International Operation Combats Online Supply of Counterfeit and Illegal Medicines

By Interpol, PRNE
Wednesday, November 18, 2009

LYON, France, November 20 - In response to an ever-increasing number of websites supplying dangerous
and illegal medicines, Operation Pangea II, involving 24 countries, was
coordinated by INTERPOL and the World Health Organization's International
Medical Products Anti-Counterfeiting Taskforce (IMPACT) to highlight the
dangers of buying medicines online.

The week long global initiative resulted in a series of arrests and the
seizure of thousands of potentially harmful medical products.

"Our primary goal in Operation Pangea II is to protect the public by
removing counterfeit and illicit medicines from the market, by shutting down
illegal sales on the web, and by prosecuting those potentially putting lives
of innocent consumers at risk," said INTERPOL Secretary General Ronald K.

Medicine regulators, police and customs officials around the world worked
closely together during the crackdown from 16-20 November, focusing on the
three principal components used by illegal websites to conduct trade - the
Internet Service Provider (ISP), payment systems and the delivery services.

During the operation, Internet monitoring revealed 751 websites engaged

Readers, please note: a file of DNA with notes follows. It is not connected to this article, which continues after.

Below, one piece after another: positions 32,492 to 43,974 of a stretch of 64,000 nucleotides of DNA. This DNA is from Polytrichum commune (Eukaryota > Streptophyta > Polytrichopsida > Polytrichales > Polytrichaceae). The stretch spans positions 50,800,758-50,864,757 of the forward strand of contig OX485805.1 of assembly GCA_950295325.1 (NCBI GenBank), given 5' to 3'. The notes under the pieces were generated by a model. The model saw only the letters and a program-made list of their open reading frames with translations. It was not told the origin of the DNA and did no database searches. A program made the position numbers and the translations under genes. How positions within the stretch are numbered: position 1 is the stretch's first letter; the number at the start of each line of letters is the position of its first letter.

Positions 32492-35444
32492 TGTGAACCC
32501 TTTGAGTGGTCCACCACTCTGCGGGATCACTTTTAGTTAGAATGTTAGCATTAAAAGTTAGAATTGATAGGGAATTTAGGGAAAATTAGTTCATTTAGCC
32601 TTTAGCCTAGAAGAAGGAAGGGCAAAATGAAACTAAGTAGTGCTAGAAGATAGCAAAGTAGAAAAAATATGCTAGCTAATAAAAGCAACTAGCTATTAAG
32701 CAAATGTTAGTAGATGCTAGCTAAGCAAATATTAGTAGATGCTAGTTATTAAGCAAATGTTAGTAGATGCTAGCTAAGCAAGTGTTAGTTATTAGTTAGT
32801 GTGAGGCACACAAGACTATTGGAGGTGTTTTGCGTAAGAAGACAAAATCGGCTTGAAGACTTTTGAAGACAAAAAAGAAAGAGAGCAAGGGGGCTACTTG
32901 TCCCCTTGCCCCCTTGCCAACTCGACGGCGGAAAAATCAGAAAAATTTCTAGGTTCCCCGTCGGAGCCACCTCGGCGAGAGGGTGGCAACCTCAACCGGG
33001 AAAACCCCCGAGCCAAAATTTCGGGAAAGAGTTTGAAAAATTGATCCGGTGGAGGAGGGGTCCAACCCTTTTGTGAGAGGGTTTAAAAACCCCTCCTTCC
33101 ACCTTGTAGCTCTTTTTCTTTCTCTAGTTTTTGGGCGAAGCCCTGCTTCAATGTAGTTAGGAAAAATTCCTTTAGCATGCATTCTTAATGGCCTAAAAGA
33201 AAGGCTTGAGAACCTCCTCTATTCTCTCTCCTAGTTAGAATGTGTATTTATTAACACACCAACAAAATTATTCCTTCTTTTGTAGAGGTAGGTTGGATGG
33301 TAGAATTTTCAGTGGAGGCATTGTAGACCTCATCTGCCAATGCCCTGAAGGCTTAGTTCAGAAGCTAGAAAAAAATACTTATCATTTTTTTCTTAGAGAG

in illegal activity, including offering controlled or prescription only
drugs, 72 of which have now been taken down. In addition, more than 16,000
packages were inspected by regulators and customs, 995 packages were seized
and nearly 167,000 illicit and counterfeit pills - including antibiotics,
steroids and slimming pills, confiscated.

Twenty-two individuals are currently under investigation for a range of
crimes including illegally selling and supplying unlicensed or
prescription-only medicines.

"As the very positive results of this global effort are made public,
INTERPOL and its member countries will prove again that the Internet is not
an anonymous safe haven for those who use it for criminal purposes. We hope
that by raising public awareness about the dangers of illegal internet
pharmacies, consumers will exercise greater care when purchasing medicines on
the Internet," added Secretary General Noble.

"Our thanks go to the police, customs and regulatory officials in the 24
participating countries as well as to our partner international organizations
such as the World Health Organization's IMPACT, the World Customs
Organization and Universal Postal Union whose tireless efforts and dedication
have made Operation Pangea II such a success," Noble concluded.

The operation received significant support from the Permanent Forum on
International Pharmaceutical Crime (PFIPC) the World Customs Organization,
the UK's Medicines and Health Care products Regulatory Agency (MHRA), the US
Food and Drug Administration (FDA) and Immigration and Customs Enforcement
(ICE), the Royal Canadian Mounted Police and Health Canada.

Countries involved in Operation Pangea II were - Australia, Austria,
Belgium, Canada, Czech Republic, Denmark, France, Germany, Ireland, Israel,
Italy, Liechtenstein, Netherlands, New Zealand, Norway, Portugal, Singapore,
South Africa, Spain, Sweden, Switzerland, Thailand, UK and the USA.

Secretariat general — 200, quai Charles de Gaulle 69006 LYON, France

INTERPOL, +33-(0)-4-72-44-76-01

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